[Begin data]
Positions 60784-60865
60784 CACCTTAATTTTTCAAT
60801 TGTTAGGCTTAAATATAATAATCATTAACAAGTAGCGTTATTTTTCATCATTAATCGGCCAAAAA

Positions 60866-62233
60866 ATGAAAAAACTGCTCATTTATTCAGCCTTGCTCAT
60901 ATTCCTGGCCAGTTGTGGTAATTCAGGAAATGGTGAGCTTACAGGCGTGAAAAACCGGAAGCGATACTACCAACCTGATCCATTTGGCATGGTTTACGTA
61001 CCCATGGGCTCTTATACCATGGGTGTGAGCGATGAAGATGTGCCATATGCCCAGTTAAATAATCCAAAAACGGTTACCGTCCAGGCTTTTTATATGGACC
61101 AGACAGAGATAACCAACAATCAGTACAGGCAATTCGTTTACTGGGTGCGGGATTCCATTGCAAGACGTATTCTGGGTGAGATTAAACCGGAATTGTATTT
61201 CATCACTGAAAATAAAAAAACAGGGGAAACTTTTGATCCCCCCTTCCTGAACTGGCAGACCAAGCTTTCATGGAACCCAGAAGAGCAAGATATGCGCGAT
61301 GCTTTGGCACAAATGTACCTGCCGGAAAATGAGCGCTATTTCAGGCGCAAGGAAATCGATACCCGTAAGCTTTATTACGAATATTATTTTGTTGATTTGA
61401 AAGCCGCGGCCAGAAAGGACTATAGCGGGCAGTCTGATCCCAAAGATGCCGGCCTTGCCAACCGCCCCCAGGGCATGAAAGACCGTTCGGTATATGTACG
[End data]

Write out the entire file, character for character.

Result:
Positions 60784-60865
60784 CACCTTAATTTTTCAAT
60801 TGTTAGGCTTAAATATAATAATCATTAACAAGTAGCGTTATTTTTCATCATTAATCGGCCAAAAA

Positions 60866-62233
60866 ATGAAAAAACTGCTCATTTATTCAGCCTTGCTCAT
60901 ATTCCTGGCCAGTTGTGGTAATTCAGGAAATGGTGAGCTTACAGGCGTGAAAAACCGGAAGCGATACTACCAACCTGATCCATTTGGCATGGTTTACGTA
61001 CCCATGGGCTCTTATACCATGGGTGTGAGCGATGAAGATGTGCCATATGCCCAGTTAAATAATCCAAAAACGGTTACCGTCCAGGCTTTTTATATGGACC
61101 AGACAGAGATAACCAACAATCAGTACAGGCAATTCGTTTACTGGGTGCGGGATTCCATTGCAAGACGTATTCTGGGTGAGATTAAACCGGAATTGTATTT
61201 CATCACTGAAAATAAAAAAACAGGGGAAACTTTTGATCCCCCCTTCCTGAACTGGCAGACCAAGCTTTCATGGAACCCAGAAGAGCAAGATATGCGCGAT
61301 GCTTTGGCACAAATGTACCTGCCGGAAAATGAGCGCTATTTCAGGCGCAAGGAAATCGATACCCGTAAGCTTTATTACGAATATTATTTTGTTGATTTGA
61401 AAGCCGCGGCCAGAAAGGACTATAGCGGGCAGTCTGATCCCAAAGATGCCGGCCTTGCCAACCGCCCCCAGGGCATGAAAGACCGTTCGGTATATGTACG